If 5G is everything it’s cracked up to be, do we need the National Broadband Plan in its present form? After attending Mobile World Congress, John Kennedy investigates.
Walking around the Fira Gran Via in Barcelona last week at Mobile World Congress (MWC) 2019, just one soul in a sea of suits and sneakers, you would be forgiven for thinking that 5G, the fifth generation of mobile, is already here.
Everywhere you looked, signs proclaimed: ‘5G is on!’ ‘5G is now!’ ‘5G is here!’ Manufacturers from Samsung to Huawei, LG and Xiaomi presented their new 5G phones, some of them actually foldable.
Well, 5G is not here just yet. But it is coming. And it made me wonder, will Ireland’s National Broadband Plan (NBP) in its present form be fit for purpose? The NBP is already under attack and is being likened to the disastrous National Children’s Hospital overspend before it has even started. Perhaps a more nimble plan that takes into account newer technologies and clears planning bottlenecks would be more advisable?
5G promises a 100-fold increase in network capacity compared to the current 4G networks. You are talking about a world where speeds above 1Gbps per second on mobile devices may be commonplace.
The linchpin of 5G will be spectrum and, while much of the hoopla is around sexy new phones, it is envisaged that early deployment of 5G, using what are known as high-frequency mmWave sensors, will be driven by household fixed wireless access (FWA), with mobile to follow.
5G is in the near future
At MWC 2019, the excitement was palpable. But I had a sinking feeling that, just like 3G and 4G before it, 5G will take time to be realised in a significant, game-changing way.
According to the GSM Association (GSMA), organiser of the MWC, 5G is set to account for 15pc of mobile connections in the world by 2025. Mobile operators are planning to invest around $160bn per year in expanding and upgrading networks.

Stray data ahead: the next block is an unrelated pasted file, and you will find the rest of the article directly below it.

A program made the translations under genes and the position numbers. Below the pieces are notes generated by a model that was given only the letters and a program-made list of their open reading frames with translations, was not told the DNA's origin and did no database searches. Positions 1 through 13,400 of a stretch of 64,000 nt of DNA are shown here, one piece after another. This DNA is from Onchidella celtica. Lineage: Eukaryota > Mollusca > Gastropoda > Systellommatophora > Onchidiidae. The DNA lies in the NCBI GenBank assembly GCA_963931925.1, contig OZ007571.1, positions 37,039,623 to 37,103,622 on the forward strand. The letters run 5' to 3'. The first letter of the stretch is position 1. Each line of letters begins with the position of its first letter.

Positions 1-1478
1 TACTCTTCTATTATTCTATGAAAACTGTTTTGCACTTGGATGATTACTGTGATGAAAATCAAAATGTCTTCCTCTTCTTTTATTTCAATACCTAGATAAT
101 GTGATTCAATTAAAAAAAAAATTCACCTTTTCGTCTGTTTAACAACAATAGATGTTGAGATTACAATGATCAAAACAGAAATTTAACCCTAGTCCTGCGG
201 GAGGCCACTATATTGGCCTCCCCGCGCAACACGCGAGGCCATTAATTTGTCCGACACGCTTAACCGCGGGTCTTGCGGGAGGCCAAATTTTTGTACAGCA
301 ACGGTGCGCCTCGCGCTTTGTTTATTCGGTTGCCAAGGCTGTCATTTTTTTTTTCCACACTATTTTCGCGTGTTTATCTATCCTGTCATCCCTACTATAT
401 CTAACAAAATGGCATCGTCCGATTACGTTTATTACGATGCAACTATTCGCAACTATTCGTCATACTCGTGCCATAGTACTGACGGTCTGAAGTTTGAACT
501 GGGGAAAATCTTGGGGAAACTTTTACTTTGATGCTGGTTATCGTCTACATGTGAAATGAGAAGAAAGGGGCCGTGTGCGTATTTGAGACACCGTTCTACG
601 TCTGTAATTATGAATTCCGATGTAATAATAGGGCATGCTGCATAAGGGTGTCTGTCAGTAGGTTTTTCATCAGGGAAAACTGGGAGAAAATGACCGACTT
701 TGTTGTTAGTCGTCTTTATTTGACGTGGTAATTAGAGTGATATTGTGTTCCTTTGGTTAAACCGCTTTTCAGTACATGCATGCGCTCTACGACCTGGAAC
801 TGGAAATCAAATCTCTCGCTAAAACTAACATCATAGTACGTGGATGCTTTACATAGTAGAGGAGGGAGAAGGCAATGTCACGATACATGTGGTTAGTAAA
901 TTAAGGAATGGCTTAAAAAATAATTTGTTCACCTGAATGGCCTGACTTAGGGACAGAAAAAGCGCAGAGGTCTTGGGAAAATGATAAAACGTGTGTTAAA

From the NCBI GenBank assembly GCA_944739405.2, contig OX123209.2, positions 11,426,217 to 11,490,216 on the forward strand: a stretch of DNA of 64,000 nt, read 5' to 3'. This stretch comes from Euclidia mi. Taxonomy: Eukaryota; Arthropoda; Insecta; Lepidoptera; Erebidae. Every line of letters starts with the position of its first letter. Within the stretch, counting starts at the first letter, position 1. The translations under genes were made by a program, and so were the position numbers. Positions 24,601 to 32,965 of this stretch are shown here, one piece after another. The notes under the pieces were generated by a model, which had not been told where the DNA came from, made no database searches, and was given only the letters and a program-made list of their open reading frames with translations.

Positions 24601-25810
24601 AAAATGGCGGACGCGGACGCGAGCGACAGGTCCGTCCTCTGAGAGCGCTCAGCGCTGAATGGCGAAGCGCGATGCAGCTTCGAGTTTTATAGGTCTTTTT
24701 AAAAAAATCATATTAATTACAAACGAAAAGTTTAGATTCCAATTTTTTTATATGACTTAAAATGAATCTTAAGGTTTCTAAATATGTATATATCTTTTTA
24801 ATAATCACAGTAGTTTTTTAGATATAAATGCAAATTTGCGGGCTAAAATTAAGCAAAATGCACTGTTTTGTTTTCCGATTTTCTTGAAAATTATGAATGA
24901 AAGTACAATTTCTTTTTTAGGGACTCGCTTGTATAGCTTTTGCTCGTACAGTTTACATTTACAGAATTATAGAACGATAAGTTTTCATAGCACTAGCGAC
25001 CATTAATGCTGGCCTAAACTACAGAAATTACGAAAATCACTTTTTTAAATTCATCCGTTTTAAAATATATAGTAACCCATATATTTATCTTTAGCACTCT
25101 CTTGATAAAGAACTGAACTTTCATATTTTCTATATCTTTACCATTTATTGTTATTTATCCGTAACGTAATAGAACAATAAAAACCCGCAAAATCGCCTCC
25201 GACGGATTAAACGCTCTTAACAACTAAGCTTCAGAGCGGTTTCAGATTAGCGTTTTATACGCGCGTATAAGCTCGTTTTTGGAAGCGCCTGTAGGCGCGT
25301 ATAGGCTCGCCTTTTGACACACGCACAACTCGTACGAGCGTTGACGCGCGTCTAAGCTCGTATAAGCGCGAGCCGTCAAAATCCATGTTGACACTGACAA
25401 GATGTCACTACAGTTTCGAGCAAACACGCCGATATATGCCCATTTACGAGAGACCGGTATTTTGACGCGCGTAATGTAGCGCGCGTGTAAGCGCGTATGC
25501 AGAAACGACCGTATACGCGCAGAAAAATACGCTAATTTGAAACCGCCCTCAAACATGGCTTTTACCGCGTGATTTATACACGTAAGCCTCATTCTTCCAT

But before that happens, there are a lot of regulatory and competitive obstacles to overcome.
“The arrival of 5G forms a major part of the world’s move towards an era of intelligent connectivity, which, alongside developments in the internet of things (IoT), big data and artificial intelligence, is poised to be a key driver of economic growth over the coming years,” said Mats Granryd, director general of the GSMA.
Granryd is correct in many respects. 5G will be the glue that will enable connected cars, especially driverless cars, to do their thing without killing anybody. So, universal coverage will be crucial. According to the GSMA, 5G is expected to contribute $2.2trn to the global economy over the next 15 years. The sectors that stand to benefit include manufacturing, utilities, financial services and healthcare.
Is Ireland ready to be switched on to 5G?
In May 2017, five firms – Imagine, Airspan, Vodafone, Three and Meteor (now Eir) – successfully bid for the 3.6GHz spectrum band. Winning bidders agreed to pay in excess of €78m, comprising €60.5m in upfront fees and around €17.7m in spectrum usage fees, which will be paid out over the 15-year duration of their licences.
Eir last year revealed a €150m plan to build out its 4G network to 99pc geographic coverage and CEO Carolan Lennon said the company will begin deploying the first 5G networks in Irish cities later this year. She envisaged the first 5G handsets and devices will go on sale in Eir stores in Q4. The 4G and 5G networks will be built using Huawei equipment for the radio access network and Ericsson kit in the network’s core.